A Historic Landscape: Was Dartmoor Once a Lush Forest?

 

The earth has been changing for billions of years. The landscape you see outside your window looked very different 10,000 years ago. 100,000 years ago they’d be unrecognisable. It’s the same for our favourite windswept national park — 10,000 years ago, Dartmoor was a forest.

 

To tell the full story of Dartmoor Forest we need to wind the clock back a little further. Let’s go back 145 million years, when dinosaurs still roamed and Dartmoor’s volcanoes ceased erupting.

 

Before the forest formed

After the cataclysmic event that wiped the dinosaurs from Dartmoor and the rest of the earth, the climate changed again. Flooding turned Dartmoor into a shallow sea for 80,000 years.

 

In this shallow sea, vibrant green and red calcareous algae swam. The forebearers of lobsters and crabs scuttled across the ocean floor. Eventually, the sea retreated, leaving a thin chalk layer formed from the tiny creatures that had lived in its waters.

 

Rain, hail, sunshine and wind eventually wore away the chalk layers, revealing pockets of granite. This was the first time Dartmoor’s Tors had seen the light of day in over 235 million years. The ground moved again, tilting to one side and developing faults and fissures. The upheaval turned Dartmoor into an island that stood alone for 2 million or so years.

The forming of the Dartmoor Forest

The climate grew colder and glaciers spread from the north, reaching all the way down to the Bristol Channel. Dartmoor became an icy realm, frozen solid and covered in snow. Ice pushed splits in the granite apart, causing fragments to slip down the slopes. Four ice ages took their toll. Dartmoor’s peaks erode, exposing the soil made of ancient dinosaurs and sea creatures.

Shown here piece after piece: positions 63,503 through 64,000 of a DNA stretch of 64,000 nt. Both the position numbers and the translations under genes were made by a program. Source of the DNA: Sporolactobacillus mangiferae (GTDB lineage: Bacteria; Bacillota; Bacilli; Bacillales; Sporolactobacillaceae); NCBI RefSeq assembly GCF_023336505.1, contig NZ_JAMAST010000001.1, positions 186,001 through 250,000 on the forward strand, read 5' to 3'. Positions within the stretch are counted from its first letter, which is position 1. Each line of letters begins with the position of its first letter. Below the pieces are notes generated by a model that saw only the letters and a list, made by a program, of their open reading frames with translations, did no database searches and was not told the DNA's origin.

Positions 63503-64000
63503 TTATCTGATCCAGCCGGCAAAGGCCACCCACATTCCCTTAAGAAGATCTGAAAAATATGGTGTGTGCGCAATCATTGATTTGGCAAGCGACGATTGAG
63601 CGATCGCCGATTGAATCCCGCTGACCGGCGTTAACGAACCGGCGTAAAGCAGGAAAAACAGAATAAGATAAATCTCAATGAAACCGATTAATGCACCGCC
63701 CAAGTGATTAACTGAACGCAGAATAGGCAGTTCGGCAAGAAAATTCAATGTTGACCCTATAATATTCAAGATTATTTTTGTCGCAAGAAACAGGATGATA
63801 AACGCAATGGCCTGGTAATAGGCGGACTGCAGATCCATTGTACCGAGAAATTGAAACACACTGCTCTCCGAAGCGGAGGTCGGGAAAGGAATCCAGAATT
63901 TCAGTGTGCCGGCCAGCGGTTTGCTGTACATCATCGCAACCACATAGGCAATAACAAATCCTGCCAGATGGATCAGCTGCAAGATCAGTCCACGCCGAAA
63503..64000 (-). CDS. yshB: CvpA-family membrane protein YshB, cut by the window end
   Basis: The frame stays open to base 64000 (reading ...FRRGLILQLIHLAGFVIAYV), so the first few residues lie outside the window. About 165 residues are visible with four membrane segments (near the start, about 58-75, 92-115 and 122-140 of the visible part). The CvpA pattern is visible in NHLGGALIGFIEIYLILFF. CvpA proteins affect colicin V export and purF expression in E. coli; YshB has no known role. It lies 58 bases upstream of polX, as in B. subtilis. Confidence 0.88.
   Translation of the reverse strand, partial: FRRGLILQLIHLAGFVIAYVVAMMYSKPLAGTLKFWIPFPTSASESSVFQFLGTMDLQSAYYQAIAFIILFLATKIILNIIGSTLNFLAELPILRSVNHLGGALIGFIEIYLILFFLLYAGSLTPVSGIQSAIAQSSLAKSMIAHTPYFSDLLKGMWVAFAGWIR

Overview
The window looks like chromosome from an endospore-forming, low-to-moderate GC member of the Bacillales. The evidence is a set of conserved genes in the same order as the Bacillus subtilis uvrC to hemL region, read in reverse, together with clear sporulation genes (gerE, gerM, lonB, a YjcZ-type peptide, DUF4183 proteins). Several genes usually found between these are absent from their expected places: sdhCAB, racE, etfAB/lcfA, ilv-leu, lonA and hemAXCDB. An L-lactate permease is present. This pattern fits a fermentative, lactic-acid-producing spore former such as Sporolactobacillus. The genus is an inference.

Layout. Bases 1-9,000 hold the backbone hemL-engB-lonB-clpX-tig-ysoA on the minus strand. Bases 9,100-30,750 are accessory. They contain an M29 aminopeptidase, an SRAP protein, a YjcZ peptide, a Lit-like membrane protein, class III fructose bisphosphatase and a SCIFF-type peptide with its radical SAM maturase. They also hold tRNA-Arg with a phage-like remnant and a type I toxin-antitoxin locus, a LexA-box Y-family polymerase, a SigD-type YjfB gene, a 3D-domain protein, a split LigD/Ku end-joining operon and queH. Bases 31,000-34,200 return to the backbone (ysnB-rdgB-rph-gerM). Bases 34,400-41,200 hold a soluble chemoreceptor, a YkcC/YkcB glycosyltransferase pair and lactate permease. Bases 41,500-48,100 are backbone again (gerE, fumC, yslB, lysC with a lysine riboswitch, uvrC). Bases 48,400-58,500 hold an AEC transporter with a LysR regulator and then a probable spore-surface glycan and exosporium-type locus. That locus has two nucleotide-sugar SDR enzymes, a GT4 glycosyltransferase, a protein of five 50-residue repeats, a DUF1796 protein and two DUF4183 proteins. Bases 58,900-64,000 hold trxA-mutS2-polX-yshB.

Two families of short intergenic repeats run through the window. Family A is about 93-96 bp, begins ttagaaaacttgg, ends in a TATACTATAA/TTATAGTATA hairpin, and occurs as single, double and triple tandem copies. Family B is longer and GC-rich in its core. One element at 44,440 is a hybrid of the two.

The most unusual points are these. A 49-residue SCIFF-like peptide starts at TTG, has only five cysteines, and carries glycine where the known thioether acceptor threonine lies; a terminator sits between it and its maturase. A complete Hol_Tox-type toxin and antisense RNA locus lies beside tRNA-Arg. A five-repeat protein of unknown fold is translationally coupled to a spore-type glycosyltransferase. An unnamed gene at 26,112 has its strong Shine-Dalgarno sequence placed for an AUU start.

When the final ice age came to an end, Dartmoor thawed and began supporting life once more. Forests sprung up, covering all 368 square miles of Dartmoor National Park and more! Oak dominated the landscape. Elm and hazel grew here too. Rainfall increased, natural fires cleared

sections of the Dartmoor Forest and blanket bog developed. Deer, foxes and horses wandered the land. Trout, salmon and lamprey swam in the rivers.

 

The deforesting of Dartmoor

Settlers from the Stone Age, Bronze Age and Iron Age came hunting on Dartmoor. Some took to clearing sections of the forest to aid their hunting and build their homes. The most famous of Dartmoor’s Bronze Age settlements is Grimpshound, just 30 minutes’ drive from Langstone Manor Park.

 

The increase in rainfall through these early periods of human habitation, combined with natural fires and intentional clearing of trees caused leaching of the soil. The waterlogged soil gradually became infertile iron-rich podzol. Too wet for moles, earthworms or most plants, Dartmoor transformed into the beautiful but bare landscape Dartmoor National Park is known for today.

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